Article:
There is no charge to visit the Flaming Sword; this concrete monument is visible in its small park as you travel the highway. Most choose to visit it as a stop on a guided or self-guided tour of Battle of Bataan sites in Luzon. With no signage to explain its significance, it pays to have a guide. Given the traffic-clogged roads, it’s most convenient to book a Bataan history tour that includes transport from your hotel in Manila, or a private guide and driver.
Things to Know Before You Go
The Flaming Sword is worth a look for military history buffs and anyone whose family served at the Battle of Bataan.
If traveling independently, it’s worth taking the time to read up on the Battle of Bataan and Bataan Death March before you go.
The sword signifies the Philippines’ willingness to defend democracy.
How to Get There
The Flaming Sword sits in Pilar, at the junction of the Governor Joaquin J. Linao Highway and the National Highway, a bit over a mile (1.9 kilometers) from the Surrender Site Marker. It’s about a 2.5-hour drive from Manila if you travel outside rush hour, or a 3.5-hour journey by bus: travel from Avenida to San Fernando City, then change for Pilar. Most who visit either drive or join a tour.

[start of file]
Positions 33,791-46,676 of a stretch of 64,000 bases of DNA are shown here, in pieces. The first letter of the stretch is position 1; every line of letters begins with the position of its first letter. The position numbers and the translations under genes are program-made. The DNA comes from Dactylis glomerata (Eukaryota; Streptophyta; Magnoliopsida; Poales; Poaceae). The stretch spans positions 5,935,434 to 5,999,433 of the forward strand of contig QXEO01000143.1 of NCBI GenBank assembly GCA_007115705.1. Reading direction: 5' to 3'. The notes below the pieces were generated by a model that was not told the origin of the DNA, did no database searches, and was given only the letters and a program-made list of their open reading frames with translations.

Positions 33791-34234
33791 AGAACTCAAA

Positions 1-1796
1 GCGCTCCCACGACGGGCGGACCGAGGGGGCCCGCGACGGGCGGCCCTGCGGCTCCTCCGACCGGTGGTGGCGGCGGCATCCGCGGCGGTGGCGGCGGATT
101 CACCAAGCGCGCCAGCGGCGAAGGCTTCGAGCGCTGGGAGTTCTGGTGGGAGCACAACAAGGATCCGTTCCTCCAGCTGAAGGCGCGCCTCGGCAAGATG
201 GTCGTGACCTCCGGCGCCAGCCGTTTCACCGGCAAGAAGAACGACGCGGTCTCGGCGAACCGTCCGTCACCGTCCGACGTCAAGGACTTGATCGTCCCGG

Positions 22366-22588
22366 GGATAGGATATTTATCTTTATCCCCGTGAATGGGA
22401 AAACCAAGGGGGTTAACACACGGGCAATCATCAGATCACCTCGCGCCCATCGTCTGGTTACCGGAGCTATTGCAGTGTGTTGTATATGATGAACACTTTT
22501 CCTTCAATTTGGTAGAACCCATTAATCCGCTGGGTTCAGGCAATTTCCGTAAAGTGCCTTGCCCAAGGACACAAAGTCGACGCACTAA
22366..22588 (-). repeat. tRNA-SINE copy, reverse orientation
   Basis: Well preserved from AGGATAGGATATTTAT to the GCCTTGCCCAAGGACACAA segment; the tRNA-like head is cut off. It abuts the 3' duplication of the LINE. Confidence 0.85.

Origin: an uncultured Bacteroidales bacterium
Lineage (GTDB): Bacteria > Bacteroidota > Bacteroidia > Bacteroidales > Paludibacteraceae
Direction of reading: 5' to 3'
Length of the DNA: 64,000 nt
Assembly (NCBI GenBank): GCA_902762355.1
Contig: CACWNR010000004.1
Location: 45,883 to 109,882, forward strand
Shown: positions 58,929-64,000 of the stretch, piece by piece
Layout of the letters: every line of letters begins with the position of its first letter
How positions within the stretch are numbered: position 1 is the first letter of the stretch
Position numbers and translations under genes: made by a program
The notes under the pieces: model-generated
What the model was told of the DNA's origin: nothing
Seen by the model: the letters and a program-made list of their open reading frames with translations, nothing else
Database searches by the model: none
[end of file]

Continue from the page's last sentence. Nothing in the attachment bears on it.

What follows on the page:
When to Get There
The Flaming Sword is free to visit at any time of day or year, and with no walking involved the weather is unimportant. April 9, the Day of Valor (Araw ng Kagitingan), commemorates the fall of Bataan and is a holiday across the Philippines. Many Bataan war sites see commemoration rituals on this day.
The Bataan Death March and the Flaming Sword
After the Battle of Bataan, around 75,000 Filipino and American soldiers, many already weak, sick, and malnourished, were forced to march some 66 miles (106 kilometers). Thousands died. The Philippines commemorates their memory with over 130 Bataan Death March markers, plus a range of war memorials, of which the Flaming Sword is one. The death march set out from two separate sites, Mariveles and Bagac, and the two columns converged at this point.